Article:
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Lobster Boil

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Lookiing for the best place to buy live lobster for a boil in Newport Rhode, Island. My son is getting married there in Sept. Is this a good month for lobster? Plus any hints for steaming lobster and sides...This will be my first attempt and doing this...Thank-You

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  1. I can't give specifics on where to buy. Lobster at this time of the year will all be soft shell. They molt in mid summer. They are easier to eat but you have a smaller meat to shell ratio. Chix or lobsters upto 1 1/4 pounds will have very little meat other than the tail. Some claim the soft shell meat is sweeter. Personally freshness has the most do do with the sweetness.

    Also lobster boil is kind of misnomer. You want to steam them. I use a large pot, with an inch of water for 2 or 3 1 1/2 to 1 3/4 lb lobsters. Use seawater if you can otherwise alt water with kosher or sea salt. 15 minutes at the mose in the pot. I find a propane fired turkey frier works great for steaming the lobster. Indeed mine has never seen a turkey.

    Sides? My favs are all still corn on the cob. ( will still be in season in New England) and a simple rice pilaf. For festive occasions I often start with a big vat of steamers.

    If your party is large make arrangements for the lobsters ahead of time and try to get nearly all the same size to make steaming easier. In the time it takes to cook a 2lb'r your 1 1/4 will be overdone and tough.

    1. Go to Galilee for the seafood. You can buy lobsters off the boats near the Great Island bridge. The rest - clams, mussels, shrimp and whatever can be bought at one of the seafood stores there. Handrigans' comes to mind. I checked pictures of a boil done by a friend at his son's graduation - they added king crab and crawfish. I'm a shrimp snob - only gulf shrimp are good enough, but you pay a premium.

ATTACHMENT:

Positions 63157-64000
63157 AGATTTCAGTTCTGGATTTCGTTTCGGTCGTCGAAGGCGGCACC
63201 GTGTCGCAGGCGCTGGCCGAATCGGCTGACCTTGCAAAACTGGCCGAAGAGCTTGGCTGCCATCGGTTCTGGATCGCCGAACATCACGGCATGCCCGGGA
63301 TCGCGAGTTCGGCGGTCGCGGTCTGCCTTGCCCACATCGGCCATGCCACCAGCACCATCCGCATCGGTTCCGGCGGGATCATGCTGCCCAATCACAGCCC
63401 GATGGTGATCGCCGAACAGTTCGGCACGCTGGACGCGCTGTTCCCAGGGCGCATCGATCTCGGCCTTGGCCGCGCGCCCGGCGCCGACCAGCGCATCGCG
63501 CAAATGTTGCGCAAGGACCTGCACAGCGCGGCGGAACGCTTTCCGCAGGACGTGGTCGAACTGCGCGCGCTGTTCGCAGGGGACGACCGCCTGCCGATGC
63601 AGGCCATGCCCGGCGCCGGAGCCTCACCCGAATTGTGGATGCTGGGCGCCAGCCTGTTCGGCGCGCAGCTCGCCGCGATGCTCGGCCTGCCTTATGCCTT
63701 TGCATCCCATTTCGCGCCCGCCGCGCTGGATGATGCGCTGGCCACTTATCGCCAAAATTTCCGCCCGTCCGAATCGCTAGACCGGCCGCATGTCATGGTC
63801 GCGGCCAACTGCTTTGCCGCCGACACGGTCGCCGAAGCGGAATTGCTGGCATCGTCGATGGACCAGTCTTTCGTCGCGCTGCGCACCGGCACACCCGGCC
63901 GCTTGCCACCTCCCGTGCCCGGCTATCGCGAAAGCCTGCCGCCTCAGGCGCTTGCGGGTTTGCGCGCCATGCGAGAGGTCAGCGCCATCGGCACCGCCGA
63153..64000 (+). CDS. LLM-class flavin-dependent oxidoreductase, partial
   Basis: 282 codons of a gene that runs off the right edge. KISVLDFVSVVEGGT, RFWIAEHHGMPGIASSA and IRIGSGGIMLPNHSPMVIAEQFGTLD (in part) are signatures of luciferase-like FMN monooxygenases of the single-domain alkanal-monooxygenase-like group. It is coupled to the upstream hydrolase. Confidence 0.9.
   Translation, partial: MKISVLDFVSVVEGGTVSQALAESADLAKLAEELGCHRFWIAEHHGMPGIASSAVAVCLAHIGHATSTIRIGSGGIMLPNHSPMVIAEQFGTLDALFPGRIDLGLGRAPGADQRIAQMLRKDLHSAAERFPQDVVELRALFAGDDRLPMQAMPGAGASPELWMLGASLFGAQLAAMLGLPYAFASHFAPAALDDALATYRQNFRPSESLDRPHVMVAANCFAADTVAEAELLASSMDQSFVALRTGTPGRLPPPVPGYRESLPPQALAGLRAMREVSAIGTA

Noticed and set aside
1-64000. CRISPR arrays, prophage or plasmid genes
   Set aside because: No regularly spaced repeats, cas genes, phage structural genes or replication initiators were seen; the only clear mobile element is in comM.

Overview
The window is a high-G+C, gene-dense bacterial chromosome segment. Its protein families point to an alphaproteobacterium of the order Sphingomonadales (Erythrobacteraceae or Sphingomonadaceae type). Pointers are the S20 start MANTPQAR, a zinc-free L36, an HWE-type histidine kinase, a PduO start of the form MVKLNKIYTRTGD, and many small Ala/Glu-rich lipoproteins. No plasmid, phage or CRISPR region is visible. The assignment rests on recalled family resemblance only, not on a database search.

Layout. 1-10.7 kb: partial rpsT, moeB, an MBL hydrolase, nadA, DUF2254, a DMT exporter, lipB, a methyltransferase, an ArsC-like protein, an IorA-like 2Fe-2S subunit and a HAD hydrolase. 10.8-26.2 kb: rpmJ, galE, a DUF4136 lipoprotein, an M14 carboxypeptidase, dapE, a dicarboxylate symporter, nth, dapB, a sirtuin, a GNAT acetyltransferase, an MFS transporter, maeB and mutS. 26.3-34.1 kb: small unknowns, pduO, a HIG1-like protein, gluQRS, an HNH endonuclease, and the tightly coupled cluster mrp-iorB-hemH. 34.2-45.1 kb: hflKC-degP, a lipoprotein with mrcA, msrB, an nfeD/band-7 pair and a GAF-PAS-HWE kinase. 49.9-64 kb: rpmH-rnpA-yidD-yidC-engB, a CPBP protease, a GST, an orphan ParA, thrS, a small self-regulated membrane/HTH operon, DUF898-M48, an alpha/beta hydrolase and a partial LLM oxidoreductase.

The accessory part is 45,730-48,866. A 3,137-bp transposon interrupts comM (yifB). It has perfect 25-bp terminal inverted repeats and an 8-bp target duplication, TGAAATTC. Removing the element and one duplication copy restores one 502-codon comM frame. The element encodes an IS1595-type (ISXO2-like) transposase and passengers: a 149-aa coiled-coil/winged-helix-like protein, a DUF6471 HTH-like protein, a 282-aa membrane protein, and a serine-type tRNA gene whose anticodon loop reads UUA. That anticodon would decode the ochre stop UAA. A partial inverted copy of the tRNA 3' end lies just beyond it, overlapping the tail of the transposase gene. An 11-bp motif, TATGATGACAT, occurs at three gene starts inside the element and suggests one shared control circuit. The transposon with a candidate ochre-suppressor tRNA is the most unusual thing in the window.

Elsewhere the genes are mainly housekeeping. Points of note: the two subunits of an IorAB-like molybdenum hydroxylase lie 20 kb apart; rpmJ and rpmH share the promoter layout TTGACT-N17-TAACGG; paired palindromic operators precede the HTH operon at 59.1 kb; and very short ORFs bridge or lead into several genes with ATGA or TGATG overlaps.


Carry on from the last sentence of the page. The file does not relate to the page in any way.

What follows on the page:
This isn't comprehensive - just some highlights. I think the coolest way to do a boil is in a huge pot - 10+ gallons and a fish fryer. For larger quantities, you want serious heat. You might check renting a setup.

      Stagger adding the ingredients - start with whole small red potatoes, a couple different kinds of sausages, and half onions and spices. Add some white wine, diced red onions, chopped parsley and garlic to make a nice coating. As the potatoes start soften, add corn (may be past prime at that point). Add the lobsters. Let the boil come back up for a couple of minutes, and add the rest of the shellfish. Shellfish only need to boil for a few minutes.

      This is an outside thing. No need to go into the house. Serve on some portable tables covered with plastic sheets. Dump or shovel the contents onto 1-2 tables, and people can just stand along the sides and pick what they want either onto plates to sit down at another table, or right there.

      Do it outside. Cleanup entails rolling the plastic into the trash and scooping up the leftovers for another day. Hose the place down and you're all set.

      1 Reply
      1. re: Trnrbrnr

        I prefer the steam method as well. Boiling sacrifices flavor and the meat's not as tender. Layer some seaweed on the bottom if possible for great added flavor, otherwise use sea salt. Add a few pepper corns, bayleaf, and a little white wine. Lobsters, steamers, sausage/linguica, corn, and small red bliss all go in the pan at once. Cook for 15 minutes for two pounders, longer if they are larger. Personally, I wouldn't get anything smaller, especially in September when they are usually soft shells.